While T.C. Williams was winning the basketball state title, engulfing the city in a high school sports-educed rapture, T.C. track star Tynita Butts was making news of her own.
It started with Butts contribution to the 200 meter relay win at the Northern Region championship in February. It continued that same day, as Butts leaped 5 feet, 5 inches vertically, to take the high jump gold metal. As if that werent enough to make a name for herself, Butts took home two more individual gold medals with 7.19-second 55 meter dash, and a long jump score of 19 – 0.75 inches.
She wasnt quite done.
At the AAA Virginia state tournament, Butts became Virginias first female to jump 20 feet, winning the long jump competition, setting a meet record and cementing her status as a local legend. And with that same spring-of-the-foot Butts jumped into second place in the national long jump standings.
She still wasnt finished.
On to the National Scholastic Indoor Championship in New York, where Butts flew higher still. Literally. This time her dominance came in the form of the high jump competition where she soared 5 feet, 8.5 inches just below the height of an average American male vertically.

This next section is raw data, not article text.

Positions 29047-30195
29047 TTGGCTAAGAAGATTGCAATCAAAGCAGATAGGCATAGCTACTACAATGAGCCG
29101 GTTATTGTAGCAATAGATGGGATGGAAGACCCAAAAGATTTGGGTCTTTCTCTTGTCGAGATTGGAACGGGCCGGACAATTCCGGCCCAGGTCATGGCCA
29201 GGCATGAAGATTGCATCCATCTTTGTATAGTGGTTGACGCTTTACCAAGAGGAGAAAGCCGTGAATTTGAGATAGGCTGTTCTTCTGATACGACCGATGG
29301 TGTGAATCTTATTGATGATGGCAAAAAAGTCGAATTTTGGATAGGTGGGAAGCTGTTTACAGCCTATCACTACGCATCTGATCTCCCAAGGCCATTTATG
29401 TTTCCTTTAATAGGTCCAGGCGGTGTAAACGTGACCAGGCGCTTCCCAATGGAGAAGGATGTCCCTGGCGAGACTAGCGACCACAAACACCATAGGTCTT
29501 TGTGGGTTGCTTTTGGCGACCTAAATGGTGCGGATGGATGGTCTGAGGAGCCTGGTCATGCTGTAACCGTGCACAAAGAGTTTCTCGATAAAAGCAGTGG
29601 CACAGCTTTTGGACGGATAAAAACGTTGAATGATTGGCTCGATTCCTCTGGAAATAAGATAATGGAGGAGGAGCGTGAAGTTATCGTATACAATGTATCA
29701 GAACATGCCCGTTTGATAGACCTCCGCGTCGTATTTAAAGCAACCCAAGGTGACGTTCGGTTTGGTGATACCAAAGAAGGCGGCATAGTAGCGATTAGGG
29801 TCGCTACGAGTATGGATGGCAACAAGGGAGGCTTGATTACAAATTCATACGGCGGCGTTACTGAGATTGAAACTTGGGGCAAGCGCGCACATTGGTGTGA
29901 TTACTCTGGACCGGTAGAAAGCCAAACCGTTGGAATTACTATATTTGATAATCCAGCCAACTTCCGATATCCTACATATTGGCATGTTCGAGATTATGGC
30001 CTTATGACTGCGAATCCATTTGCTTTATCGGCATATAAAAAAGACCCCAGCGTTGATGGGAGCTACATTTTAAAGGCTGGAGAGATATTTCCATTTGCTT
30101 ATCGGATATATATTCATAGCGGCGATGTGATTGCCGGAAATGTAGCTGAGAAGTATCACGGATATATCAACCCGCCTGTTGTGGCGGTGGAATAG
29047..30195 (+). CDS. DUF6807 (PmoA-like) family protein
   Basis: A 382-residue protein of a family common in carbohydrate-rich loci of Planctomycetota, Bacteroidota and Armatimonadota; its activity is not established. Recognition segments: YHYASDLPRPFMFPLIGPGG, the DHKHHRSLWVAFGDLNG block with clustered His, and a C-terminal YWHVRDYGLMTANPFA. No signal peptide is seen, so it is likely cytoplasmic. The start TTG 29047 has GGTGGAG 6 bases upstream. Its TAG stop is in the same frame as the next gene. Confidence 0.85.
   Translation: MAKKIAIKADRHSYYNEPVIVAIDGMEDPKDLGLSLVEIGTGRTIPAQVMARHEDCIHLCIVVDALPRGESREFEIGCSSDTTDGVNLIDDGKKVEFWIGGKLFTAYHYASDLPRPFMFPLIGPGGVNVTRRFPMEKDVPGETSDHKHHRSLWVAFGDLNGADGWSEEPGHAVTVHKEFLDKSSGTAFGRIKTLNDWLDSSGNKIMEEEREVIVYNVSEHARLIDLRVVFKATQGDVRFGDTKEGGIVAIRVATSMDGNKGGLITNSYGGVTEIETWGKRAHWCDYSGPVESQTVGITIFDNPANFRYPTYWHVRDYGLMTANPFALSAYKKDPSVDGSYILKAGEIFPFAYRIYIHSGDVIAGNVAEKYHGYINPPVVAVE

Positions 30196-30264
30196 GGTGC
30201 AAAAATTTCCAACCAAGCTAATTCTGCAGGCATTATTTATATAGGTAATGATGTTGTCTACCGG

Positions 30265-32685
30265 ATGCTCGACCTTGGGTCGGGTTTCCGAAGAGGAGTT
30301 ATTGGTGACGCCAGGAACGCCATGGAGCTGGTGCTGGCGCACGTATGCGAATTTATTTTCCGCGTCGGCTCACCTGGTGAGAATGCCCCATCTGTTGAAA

Despite other sports like basketball and football dominating the limelight, I dont really care, Butts said from the T.C. Williams rally at Market Square Tuesday, where Butts and her fellow track star Brad Kenimer were honored, along with the boys and girls basketball teams. People try to make it a competition, but its not, Butts said.
A good performance in track doesnt get the same support as a good performance in basketball, said Kenimer, who is committed to Dartmouth. Its more of a fan-friendly sport. But we dont do it for the credit.
Kenimer mentioned that its also hard to get hometown support without a current home track, which the team has lacked since construction began on the new school.
Butts and Kenimers accomplishments have not only fed the proud mouths of the city, but have shed light on the less recognized athletic feats happening every day: the volleyball spikes, the golf eagles and the tennis aces that nuance the otherwise traditional high school sports landscape.